The Chancellor of the Exchequer has announced a £400m fund to develop electric car charging infrastructure across the UK, as part of a push towards electric and autonomous vehicles.
“Our future vehicles will be driverless but will be electric first,” said Philip Hammond, who also announced an extra £100m for the Plug-In Car Grant, which subsidises purchases of electric and hybrid vehicles, and £40m to go towards charging research.
He also pledged to change the tax system so that employees who charge their vehicles at work will not be taxed as a benefit in kind. Lack of charging infrastructure and so-called ‘range anxiety’ have been frequently cited as hurdles to the widespread adoption of electric vehicles.
The support for driverless cars was welcomed by Graeme Smith, chief executive of Oxbotica and leader of the DRIVEN consortium which is developing the technology. “This support demonstrates that the government continues to be serious about ensuring the UK is an amazing place to develop autonomous vehicle technology,” said Smith.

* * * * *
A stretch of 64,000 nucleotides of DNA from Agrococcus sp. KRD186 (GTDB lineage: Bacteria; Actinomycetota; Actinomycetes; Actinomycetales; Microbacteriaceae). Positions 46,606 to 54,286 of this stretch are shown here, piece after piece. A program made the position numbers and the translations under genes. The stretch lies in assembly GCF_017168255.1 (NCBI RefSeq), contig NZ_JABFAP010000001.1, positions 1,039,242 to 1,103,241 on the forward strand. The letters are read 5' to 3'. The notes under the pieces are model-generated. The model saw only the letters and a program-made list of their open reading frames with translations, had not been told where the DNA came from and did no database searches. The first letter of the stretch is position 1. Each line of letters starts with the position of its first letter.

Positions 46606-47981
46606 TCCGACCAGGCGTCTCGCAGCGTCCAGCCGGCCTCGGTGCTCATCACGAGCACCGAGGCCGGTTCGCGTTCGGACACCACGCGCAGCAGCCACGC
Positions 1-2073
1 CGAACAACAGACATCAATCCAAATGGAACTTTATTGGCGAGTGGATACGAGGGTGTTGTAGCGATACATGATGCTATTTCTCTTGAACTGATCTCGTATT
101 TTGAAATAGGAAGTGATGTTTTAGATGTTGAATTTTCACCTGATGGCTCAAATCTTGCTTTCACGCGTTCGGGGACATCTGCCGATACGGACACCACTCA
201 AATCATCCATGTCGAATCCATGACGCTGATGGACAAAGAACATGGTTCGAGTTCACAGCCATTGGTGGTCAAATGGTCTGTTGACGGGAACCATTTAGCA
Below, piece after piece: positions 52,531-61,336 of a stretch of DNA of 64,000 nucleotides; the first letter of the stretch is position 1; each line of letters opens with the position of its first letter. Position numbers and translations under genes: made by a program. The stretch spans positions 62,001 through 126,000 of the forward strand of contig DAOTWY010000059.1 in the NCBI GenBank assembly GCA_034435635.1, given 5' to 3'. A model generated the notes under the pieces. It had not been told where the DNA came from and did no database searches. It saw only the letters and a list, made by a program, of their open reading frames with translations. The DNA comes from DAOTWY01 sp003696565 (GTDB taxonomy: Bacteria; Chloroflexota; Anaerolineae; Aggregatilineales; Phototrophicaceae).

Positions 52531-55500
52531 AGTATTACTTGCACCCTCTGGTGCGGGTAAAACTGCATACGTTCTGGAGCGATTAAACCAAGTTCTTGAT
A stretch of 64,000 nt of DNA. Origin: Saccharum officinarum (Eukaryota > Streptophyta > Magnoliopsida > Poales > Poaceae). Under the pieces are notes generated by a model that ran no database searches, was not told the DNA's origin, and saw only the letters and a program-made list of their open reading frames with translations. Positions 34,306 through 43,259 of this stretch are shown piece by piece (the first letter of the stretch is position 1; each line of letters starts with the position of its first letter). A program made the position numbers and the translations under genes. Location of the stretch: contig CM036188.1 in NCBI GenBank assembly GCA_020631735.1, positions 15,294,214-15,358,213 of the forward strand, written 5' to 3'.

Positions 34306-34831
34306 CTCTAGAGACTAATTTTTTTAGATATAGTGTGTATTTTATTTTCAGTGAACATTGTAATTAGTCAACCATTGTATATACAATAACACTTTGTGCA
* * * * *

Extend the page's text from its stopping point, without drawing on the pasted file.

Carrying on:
“The ground-breaking research being undertaken by us here at Oxbotica and leveraged in our self-driving road trials within DRIVEN would not be possible without funding from central government
The budget also doubled the investment limits for funding available for the Enterprise Investment Scheme, a move that was welcomed by some in the manufacturing industry. “The UK is perfectly placed to lead the world in precision manufacturing,” said Steve Lindsey, CEO and founder of engineering firm Lontra. “We’re already planning our own onshore manufacturing facility following many of the principles set out in the Made Smarter report.
“While Treasury interventions such as Patent Box have provided limited support, we are glad the Chancellor recognises there is far more the government can do to help bring inventions to market and establish our lead in the fourth Industrial Revolution.”
Further announcements include £500m funding towards development of artificial intelligence and 5G broadband, £35m to improve mobile connectivity on trains, and £2.5bn to help develop technology ‘unicorns’ – start-up firms with the potential to grow into companies worth more than $1bn.
Content published by Professional Engineering does not necessarily represent the views of the Institution of Mechanical Engineers.
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